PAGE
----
Letter to the editor

Bendigo Weekly | Bendigo Weekly | 09-Nov-2017


Uniform approach

The spectacle of the next level of cruelty visited upon the hapless Manus refugees by the Australian government is more than I, and my friends, can stand.

One of my friends, usually a tough cookie, burst into tears of shame, rage and pity at a restaurant after she heard the news of the abandonment of these innocent men by the Australian government. 

Why are politicians of the major parties afraid to break ranks and stand up for humanitarian values, the values we as Australians used to think our country stood for? 

There are many practical options they could take without losing face. For instance, we should provide food and clean water to these men. They are our responsibility. Open the medical centre on Manus again, for them and for the locals if necessary. 

Or better still, accept the offer of New Zealand to house these refugees within their community.

The refugees could be prevented from coming to Australia still, although if I were them I’d never want to even visit such a heartless place, let alone live here. 

We must act now in line with our conscience. The Manus refugees are innocent people and we must not use them as scapegoats. Pauline Hanson can’t be allowed to rule the roost. 

If you feel the same way, please write or phone our political “leaders” and ask them to take immediate action to alleviate the plight of the Manus refugees. 

Wendy Radford,

Mandurang South

Reviews fall on deaf ears

There can be no doubt that the decision by Planning Panels Victoria to approve an East Bendigo development had already been

After attending a number of meetings their story changed from one meeting to the next and it was clear that this was no more than an exercise to take the heat off council and their greedy grab for rates under an ill-conceived compact city agenda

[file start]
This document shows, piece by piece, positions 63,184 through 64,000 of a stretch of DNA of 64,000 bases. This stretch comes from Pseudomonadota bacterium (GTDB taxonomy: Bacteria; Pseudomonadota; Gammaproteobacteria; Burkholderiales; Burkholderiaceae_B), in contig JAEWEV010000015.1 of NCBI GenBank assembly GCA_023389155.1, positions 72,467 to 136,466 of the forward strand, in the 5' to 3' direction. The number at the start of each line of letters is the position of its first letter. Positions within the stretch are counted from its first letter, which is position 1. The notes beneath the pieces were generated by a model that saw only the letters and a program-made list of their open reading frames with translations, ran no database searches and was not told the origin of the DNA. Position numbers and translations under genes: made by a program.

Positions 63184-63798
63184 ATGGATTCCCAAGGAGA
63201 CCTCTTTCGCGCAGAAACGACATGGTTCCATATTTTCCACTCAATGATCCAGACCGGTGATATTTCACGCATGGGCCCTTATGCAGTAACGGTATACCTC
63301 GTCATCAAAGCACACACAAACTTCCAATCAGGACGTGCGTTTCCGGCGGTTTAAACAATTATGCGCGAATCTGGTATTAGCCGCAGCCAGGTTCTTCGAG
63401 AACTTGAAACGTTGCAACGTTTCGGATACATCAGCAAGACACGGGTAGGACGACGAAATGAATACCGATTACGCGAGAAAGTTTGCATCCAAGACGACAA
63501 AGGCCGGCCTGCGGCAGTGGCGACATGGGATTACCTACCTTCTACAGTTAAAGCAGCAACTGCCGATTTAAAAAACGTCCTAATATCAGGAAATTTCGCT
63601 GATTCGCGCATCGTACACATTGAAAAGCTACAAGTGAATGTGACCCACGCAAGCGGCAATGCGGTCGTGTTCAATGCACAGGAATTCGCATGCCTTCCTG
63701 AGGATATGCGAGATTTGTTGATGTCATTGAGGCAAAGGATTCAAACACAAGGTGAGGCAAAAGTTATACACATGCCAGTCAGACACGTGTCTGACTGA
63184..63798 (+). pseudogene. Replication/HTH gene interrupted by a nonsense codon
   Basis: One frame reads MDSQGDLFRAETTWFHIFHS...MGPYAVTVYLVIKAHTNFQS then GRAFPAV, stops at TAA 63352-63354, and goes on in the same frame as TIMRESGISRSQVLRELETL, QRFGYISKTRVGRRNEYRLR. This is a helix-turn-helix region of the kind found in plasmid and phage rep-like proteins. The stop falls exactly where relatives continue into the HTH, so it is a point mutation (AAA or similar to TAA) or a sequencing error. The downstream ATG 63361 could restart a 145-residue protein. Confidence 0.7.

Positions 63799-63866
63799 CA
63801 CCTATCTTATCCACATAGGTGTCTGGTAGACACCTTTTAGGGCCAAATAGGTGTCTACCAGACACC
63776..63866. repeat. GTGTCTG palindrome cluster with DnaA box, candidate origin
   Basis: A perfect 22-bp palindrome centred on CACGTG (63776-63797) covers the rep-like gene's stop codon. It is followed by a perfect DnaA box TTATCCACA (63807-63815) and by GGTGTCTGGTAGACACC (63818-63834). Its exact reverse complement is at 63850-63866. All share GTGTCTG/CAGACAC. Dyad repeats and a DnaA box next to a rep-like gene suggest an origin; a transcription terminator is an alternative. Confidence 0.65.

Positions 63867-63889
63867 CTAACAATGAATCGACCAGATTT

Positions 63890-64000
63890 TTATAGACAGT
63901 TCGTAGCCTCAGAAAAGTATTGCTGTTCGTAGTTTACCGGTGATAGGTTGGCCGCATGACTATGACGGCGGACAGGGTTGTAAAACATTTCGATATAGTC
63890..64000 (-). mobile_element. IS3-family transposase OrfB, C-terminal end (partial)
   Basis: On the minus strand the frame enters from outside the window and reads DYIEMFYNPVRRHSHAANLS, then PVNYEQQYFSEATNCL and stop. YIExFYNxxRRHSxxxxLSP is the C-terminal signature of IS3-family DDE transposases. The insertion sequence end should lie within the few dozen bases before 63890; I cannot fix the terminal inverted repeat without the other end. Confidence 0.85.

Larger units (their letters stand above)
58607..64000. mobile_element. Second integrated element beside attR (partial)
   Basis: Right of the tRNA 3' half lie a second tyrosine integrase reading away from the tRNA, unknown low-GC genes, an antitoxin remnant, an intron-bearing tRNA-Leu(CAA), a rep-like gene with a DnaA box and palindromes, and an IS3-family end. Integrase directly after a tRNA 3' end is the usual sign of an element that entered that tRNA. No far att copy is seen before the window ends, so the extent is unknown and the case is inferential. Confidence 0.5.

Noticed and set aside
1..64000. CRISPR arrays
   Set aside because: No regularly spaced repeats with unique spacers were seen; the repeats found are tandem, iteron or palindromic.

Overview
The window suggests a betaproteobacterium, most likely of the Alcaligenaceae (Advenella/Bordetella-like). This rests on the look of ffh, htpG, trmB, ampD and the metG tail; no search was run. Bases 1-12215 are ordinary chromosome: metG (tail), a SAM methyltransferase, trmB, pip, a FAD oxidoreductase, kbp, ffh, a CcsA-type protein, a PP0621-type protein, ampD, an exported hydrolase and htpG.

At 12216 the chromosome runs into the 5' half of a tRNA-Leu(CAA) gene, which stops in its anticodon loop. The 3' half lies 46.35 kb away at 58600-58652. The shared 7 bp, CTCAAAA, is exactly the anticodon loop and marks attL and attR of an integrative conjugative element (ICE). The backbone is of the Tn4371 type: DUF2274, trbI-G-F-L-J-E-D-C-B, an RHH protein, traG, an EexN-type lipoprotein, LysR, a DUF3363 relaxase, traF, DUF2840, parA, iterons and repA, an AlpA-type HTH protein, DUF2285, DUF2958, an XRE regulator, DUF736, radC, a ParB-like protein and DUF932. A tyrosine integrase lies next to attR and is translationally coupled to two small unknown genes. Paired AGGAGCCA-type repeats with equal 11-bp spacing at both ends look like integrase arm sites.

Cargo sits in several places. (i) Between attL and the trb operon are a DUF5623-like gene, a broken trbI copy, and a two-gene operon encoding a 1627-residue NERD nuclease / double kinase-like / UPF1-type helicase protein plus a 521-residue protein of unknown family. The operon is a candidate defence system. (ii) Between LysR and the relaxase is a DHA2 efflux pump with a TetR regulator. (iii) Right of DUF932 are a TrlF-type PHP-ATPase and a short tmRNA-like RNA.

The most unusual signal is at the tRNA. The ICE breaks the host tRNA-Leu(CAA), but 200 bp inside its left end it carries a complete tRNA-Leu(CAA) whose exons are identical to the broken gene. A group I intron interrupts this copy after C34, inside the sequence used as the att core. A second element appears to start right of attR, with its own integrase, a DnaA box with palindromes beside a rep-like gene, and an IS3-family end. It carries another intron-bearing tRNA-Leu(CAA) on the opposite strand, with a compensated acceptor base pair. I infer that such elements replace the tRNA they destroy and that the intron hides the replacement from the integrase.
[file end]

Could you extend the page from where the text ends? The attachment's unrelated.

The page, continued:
The parcel of land under the current planning laws allowed for around 60 dwellings and now will see more than 100 and will surely open the door for other developers to argue for the same or even more.

The review into the council rates, fees and charges also pointed to council getting back to its core business and abandoning these development ideas. 

With our rates already around the highest in the state and double Victoria’s average, to claim our rate payers support others outside our region is a ridiculous argument to put forward. 

Stuart Symes,


Backhaus Estate disappearing

The advertisement for the auction of two Backhaus Estate properties in Bendigo’s CBD, Bendigo Weekly, November 3, recalls the controversy associated with the sale of 32 parcels of land in rural areas in 2009.

When the pioneer Bendigo priest Dr Henry Backhaus died in 1882, he left his very large holding of real estate to a charitable trust forever, the income from which was to go to the local Catholic church. 

At that stage, the real estate consisted of 90 parcels of land in Bendigo and suburbs and 156 parcels more than 2800 hectares (7000 acres) in rural areas. 

This situation prevailed until the late 1950s when the Supreme Court authorised the trustees of the estate to sell some 55 parcels of land for the benefit of the estate. Further court judgements since then have allowed about 150 additional parcels to be sold.

The stark reality now is that the estate holds a mere 40 parcels of land, of which 19 have churches or schools on them and produce no income. 

In a court judgement in 1976, the trust was said to be primarily one involving real estate and the trustees stated in court papers in 2007 that they had no desire to alter the character of this.